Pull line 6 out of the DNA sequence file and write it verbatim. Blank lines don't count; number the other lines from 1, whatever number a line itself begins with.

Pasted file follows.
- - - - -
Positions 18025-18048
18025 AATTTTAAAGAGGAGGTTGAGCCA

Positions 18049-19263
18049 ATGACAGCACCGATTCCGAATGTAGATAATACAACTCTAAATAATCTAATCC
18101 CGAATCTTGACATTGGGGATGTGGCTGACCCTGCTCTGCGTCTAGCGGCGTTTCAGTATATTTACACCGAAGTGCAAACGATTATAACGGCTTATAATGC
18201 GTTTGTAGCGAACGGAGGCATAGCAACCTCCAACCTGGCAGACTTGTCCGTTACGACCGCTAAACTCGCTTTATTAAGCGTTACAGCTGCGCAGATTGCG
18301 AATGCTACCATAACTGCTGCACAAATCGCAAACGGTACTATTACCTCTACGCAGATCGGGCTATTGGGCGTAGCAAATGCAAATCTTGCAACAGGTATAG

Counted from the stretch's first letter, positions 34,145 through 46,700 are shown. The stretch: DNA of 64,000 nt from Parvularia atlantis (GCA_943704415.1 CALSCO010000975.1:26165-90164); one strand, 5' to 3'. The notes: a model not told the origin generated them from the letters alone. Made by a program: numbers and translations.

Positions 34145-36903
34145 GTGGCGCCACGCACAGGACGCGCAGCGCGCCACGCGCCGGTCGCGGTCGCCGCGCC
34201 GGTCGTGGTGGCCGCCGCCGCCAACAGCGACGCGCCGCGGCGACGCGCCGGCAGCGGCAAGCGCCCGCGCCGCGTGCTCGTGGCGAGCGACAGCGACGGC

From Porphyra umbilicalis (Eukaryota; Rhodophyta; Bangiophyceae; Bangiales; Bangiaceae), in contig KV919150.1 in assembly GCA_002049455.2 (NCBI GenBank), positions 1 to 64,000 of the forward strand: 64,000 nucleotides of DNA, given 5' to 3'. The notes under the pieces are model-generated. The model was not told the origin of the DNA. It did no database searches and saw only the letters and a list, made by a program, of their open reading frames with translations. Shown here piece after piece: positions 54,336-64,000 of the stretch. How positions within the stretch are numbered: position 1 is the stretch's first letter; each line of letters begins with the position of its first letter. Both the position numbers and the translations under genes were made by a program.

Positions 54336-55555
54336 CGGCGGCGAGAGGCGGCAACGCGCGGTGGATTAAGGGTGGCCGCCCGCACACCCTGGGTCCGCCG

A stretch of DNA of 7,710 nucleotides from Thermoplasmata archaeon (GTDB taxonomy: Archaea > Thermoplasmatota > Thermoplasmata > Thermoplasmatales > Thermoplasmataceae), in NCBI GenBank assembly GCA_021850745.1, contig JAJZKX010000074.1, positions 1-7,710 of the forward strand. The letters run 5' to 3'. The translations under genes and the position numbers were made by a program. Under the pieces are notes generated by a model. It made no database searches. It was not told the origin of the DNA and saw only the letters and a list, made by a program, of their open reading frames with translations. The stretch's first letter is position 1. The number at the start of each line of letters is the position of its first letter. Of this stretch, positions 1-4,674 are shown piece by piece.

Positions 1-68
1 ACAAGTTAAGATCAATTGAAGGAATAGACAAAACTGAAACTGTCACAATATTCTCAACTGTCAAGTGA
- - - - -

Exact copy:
18201 GTTTGTAGCGAACGGAGGCATAGCAACCTCCAACCTGGCAGACTTGTCCGTTACGACCGCTAAACTCGCTTTATTAAGCGTTACAGCTGCGCAGATTGCG